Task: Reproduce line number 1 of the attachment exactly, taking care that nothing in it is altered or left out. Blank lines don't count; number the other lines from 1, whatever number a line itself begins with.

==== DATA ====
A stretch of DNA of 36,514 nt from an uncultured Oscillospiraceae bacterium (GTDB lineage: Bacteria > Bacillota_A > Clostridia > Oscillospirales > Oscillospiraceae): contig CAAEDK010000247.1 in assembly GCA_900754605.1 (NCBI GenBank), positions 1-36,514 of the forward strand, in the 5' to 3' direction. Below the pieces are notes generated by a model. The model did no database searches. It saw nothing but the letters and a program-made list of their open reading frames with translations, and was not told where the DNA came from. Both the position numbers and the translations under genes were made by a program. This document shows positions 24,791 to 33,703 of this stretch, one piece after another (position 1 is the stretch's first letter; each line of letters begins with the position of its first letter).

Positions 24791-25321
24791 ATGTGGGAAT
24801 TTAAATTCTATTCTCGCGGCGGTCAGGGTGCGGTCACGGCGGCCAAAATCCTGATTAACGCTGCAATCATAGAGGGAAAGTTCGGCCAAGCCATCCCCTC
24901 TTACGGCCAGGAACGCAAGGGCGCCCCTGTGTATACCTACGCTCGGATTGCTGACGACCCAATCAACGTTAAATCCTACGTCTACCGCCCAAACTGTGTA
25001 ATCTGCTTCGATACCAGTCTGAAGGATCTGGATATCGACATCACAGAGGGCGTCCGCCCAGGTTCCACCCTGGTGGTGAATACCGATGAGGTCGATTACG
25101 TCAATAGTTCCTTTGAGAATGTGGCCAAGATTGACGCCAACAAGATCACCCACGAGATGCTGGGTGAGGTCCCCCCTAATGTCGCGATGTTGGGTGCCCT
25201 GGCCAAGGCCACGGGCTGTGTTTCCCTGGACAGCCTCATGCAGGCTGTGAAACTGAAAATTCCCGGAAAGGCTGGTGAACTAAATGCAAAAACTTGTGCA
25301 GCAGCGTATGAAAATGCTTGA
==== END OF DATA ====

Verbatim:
A stretch of DNA of 36,514 nt from an uncultured Oscillospiraceae bacterium (GTDB lineage: Bacteria > Bacillota_A > Clostridia > Oscillospirales > Oscillospiraceae): contig CAAEDK010000247.1 in assembly GCA_900754605.1 (NCBI GenBank), positions 1-36,514 of the forward strand, in the 5' to 3' direction. Below the pieces are notes generated by a model. The model did no database searches. It saw nothing but the letters and a program-made list of their open reading frames with translations, and was not told where the DNA came from. Both the position numbers and the translations under genes were made by a program. This document shows positions 24,791 to 33,703 of this stretch, one piece after another (position 1 is the stretch's first letter; each line of letters begins with the position of its first letter).